"Apple's Touch ID module should see shipments soar 233 per cent in 2014. We believe every new iOS device launched this year will be equipped with Touch ID, including 4.7in and 5.5in new iPhone 6, iPad Air 2 and iPad mini 3 with Retina display. Considering shipments of new products and iPhone 5S sales last longer than in 2013, we forecast unit sales of the fingerprint sensor module to grow 233 per cent to 120mn for 2014."
It's possible that TouchID could be used for more than just unlocking the phone, particularly as Apple may finally include NFC in its latest handset.
iPhone 6 NFC
NFC has been one technology 'missing' from Apple's products for a long time. With the launch of AirDrop, which uses Bluetooth and Wi-Fi to transfer data and files between iOS devices, Apple even mocked NFC and the way you have to bash two devices together. Even Apple's in-store payment system uses the Bluetooth-powered iBeacon system, rather than NFC, which is used for contactless card payments.
Now, that could all change. According to Brightwire, Apple has done a deal with China UnionPay for a contactless payment system, which would use NFC. It would be good to see the technology on the iPhone 6, but as Apple has been so reluctant in the past, we're not sure it will change its mind now.
iPhone 6 Price
Apple typically releases its new models at the same price as the old ones. If that holds out, then we'd expect the 16GB model to cost £549, 32GB model to cost £629, the 64GB model £709. A larger screen could see prices go up, though.
Susquehanna analyst Chris Caso, speaking to AllThingsD, predicted that there could be a $50 to $100 premium for a larger iPhone 6, compared to the 4in iPhone 5s. However, there is potential good news. As Apple is said to be planning two screen sizes, it may be that the 4.7in model costs the same as the current iPhone, with only the larger phablet costing more. We're going to have to wait until much closer to launch to have any true idea of pricing, though.
iPhone 6 iOS 8
Apple has already released details of its next operating system, iOS 8. Given that new versions typically ship with new hardware, it's a good bet that iOS 8 will ship first on the iPhone 6. This new OS is a big update to iOS 7.1, tweaking and improving that OS to give it a clearer interface, still. Apple has also improved a lot of the apps and bundled technology, improving the way that iCloud works with photos, for example. Continuity is one of the biggest changes, though, letting your Apple products work better together. For example, you can answer your phone using your tablet, or carry on writing an email your started on your iPhone on your Mac.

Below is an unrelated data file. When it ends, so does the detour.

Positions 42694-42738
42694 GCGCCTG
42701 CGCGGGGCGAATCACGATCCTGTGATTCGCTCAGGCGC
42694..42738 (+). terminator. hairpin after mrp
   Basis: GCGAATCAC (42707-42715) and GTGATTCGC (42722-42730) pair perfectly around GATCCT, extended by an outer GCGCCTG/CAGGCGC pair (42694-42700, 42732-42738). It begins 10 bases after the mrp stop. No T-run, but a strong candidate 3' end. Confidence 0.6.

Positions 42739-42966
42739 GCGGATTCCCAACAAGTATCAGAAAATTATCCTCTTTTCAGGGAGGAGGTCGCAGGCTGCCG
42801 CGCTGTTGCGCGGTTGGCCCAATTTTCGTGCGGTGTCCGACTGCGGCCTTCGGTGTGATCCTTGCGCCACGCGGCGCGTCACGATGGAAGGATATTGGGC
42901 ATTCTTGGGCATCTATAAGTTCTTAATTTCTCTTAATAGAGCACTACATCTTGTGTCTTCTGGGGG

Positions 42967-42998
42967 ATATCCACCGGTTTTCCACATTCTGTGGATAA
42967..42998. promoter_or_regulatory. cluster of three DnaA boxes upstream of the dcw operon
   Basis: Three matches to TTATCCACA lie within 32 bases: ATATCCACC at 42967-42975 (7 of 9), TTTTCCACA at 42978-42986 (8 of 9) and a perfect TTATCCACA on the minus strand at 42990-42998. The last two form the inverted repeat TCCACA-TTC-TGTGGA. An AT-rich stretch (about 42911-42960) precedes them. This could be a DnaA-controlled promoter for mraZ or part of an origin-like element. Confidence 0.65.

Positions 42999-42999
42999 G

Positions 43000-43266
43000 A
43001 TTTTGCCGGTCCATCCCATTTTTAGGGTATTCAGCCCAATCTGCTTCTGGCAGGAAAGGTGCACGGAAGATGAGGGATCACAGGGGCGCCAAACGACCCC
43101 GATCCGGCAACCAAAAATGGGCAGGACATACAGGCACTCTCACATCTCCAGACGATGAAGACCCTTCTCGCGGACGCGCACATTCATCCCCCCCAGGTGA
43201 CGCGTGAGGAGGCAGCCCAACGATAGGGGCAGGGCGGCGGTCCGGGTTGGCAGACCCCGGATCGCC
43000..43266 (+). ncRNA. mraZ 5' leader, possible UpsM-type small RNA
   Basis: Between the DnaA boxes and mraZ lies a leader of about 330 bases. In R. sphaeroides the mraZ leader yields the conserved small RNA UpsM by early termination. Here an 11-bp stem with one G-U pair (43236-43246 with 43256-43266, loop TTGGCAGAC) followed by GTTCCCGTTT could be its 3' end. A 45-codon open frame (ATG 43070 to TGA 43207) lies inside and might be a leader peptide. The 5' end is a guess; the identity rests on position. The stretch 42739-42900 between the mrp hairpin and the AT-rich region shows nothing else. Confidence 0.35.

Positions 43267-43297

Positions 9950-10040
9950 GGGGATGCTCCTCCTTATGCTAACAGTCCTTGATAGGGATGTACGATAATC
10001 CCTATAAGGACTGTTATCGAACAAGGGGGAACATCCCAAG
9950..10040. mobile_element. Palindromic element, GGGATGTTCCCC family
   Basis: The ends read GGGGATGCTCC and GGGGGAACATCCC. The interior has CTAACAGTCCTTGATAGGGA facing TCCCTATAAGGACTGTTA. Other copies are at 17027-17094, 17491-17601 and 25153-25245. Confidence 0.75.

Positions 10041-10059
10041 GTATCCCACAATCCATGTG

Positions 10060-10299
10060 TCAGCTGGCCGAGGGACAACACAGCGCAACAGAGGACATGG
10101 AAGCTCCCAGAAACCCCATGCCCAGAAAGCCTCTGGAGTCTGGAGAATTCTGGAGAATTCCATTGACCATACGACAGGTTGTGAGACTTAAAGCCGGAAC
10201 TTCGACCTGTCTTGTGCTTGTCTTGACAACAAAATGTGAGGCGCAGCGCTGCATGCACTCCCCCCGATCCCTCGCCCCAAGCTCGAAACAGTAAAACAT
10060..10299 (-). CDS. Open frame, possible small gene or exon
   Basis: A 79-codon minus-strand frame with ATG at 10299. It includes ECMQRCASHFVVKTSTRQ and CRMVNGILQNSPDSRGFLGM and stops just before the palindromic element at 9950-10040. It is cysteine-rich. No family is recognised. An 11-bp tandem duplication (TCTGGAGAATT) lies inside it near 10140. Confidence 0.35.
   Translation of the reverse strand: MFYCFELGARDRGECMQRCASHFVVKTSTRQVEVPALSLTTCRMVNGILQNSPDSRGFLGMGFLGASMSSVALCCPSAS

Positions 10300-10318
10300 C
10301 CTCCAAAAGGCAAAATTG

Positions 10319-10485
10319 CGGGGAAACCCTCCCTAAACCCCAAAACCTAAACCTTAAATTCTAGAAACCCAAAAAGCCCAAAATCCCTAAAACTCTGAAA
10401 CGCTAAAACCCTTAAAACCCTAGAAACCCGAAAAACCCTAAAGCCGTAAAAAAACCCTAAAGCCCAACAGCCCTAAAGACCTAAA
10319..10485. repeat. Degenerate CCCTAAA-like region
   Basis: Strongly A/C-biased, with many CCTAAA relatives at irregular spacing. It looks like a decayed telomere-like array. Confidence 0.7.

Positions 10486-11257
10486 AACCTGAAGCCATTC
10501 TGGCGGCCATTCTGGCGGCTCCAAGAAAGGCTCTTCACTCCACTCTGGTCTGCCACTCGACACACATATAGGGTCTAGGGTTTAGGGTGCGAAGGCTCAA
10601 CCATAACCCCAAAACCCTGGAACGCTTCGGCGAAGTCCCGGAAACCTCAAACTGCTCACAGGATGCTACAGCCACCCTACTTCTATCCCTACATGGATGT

One of the questions that people have had about Apple moving to a larger screen is, how will iOS 8 work? One of the things that Apple has been pushing recently, is that with its phones you can reach all of the corners with your thumb, making the iPhone easier to use than big-screen Android phones. With both 4.7in and 5.5in phones now rumoured, there's a danger that this usability will be gone.
In an attempt to address this concern, YouTube user Tom Rich as created a video, which shows what iOS 8 will look like on the 4.7in iPhone 6 (you can watch below). Obviously, the new phone hasn't yet been seen for real, so Rich is using a mock-up of the handset instead, super-imposing real iOS 8 screens onto the phone. There's no guarantee that this is what the iPhone 6 will look like, but assuming the screen size is correct, you get a feel for how the mobile operating system will actually work.
We have to say that we're impressed. Any fears we had that the phone wouldn't be very easy to use have gone, with a thumb able reach all parts of the screen. Check out the video below to see what you think.
iPhone 6 fitness
One of the biggest new features of iOS 8 is the new Health app. This is designed to bring together all of your fitness data (calories burned, steps taken, heart rate and so on) into one app. Obviously, the iPhone 5S doesn't have the sensors to do this, but it could be that the iPhone 6 does. In the least, we expect the new handset to be able to speak to a wide-range of monitoring devices, although Apple is also said to be working on its own.
Fitness and health monitoring are all big at the moment: you only need to look at the range of smartwatches that Samsung launched with the Galaxy S5 for more detail. It would be no surprise to see Apple taking that route with the iPhone 6. While we've already got rumours about the iWatch, and the new smartphone may have some rudimentary monitoring built in, too.
One of the most intriguing rumours is that Apple is developing a set of in-ear headphones that can monitor your heartrate. Secretly has reported that the new earphones will plug into the Lightning port, rather than the headphone port. It's not a new idea, as the LG Heart Rate Earphones have already demonstrated the technology.
We're not sure that Apple would bundle such a pair of earphones, though, as the cost has got to be much higher than with the traditional set. Still, we do think that health will be a big part of the system and it will be interesting to see if Apple can make more of the motion co-processor it introduced with the iPhone 5S.